If the structure has been designated a National Historic Landmark, is eligible for historic tax credits, is within a historic district, or is otherwise encumbered by special regulations or circumstances, it is best to check with the appropriate agency about guidelines regarding removal, reuse, or replacement of existing materials.

Q: What mortar mix type (ASTM designations: M, S, N, O, K) do you plan on using and why?
A: The letters listed above refer to a mortar’s compressive strength and composition. Mortar with the designation of “M” has the highest compressive strength.  Keep in mind that a harder mortar is not necessarily better. For example, deterioration of comparatively soft bricks may be accelerated by a mortar that is too hard.

Whatever mortar mix is chosen, the contractor should be able to intelligently discuss the reasons for their choice.

In addition to the contemporary mortar mix outline above, lime putty mortar, natural cement, or natural hydraulic lime may be considered when re-pointing. Age of the structure will help determine which mortar to use. The most important part is to have a mortar analysis performed to determine the original mortar design.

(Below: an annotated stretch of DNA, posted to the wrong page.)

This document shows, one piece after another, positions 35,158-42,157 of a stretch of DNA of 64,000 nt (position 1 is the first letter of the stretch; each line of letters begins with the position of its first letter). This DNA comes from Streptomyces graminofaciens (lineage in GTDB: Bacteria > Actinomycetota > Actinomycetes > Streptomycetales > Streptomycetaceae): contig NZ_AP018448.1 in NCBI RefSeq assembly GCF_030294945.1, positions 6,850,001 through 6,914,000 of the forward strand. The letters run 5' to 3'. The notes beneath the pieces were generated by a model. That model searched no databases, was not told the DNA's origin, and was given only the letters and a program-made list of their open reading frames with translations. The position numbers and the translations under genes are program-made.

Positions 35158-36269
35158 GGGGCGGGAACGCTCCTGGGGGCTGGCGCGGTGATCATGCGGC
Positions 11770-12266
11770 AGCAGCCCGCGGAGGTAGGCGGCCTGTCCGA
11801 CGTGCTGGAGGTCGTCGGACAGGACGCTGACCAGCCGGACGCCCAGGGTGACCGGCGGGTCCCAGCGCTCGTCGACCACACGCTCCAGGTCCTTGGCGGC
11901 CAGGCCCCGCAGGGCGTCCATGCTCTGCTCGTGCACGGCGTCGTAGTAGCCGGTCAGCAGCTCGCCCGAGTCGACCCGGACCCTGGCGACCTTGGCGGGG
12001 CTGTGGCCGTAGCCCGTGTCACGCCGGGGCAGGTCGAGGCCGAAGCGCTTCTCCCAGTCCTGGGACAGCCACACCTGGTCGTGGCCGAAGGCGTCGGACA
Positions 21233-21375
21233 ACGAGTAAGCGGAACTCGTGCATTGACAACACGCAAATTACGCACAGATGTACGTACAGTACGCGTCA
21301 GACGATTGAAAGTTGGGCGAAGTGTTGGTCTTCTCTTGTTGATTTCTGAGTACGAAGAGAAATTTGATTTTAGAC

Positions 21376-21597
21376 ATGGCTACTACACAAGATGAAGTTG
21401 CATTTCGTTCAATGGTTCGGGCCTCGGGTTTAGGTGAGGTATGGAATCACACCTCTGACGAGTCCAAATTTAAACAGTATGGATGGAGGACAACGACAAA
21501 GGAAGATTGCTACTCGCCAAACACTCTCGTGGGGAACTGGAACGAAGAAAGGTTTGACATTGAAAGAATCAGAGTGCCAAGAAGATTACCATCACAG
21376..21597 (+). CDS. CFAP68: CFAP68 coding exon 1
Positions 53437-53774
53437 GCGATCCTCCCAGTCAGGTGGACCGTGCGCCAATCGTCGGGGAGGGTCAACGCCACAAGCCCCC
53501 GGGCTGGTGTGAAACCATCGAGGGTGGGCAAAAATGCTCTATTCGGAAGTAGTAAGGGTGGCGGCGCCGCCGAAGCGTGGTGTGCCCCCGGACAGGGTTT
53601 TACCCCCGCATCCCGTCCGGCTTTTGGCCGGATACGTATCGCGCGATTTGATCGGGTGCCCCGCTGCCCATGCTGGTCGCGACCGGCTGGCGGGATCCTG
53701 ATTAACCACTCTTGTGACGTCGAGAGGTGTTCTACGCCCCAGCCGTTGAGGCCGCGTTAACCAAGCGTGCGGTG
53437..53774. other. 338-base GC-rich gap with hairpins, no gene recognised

Q: How will you integrate and attach the new flashing system to the existing wall?
A: A termination bar attaches the new flashing to the backup wall and a bead of sealant is applied along the masonry to termination bar joint.

Q: What is an end dam?
A: An end dam is an integrated part of a flashing system that should be found at locations where there is a fenestration and/or a termination of the flashing system. An end dam is essentially an inside or outside “corner” of flashing. Metal flashing can be used with an upturned and sealed corner, or an end dam can be created out of a flexible flashing product by folding and sealing.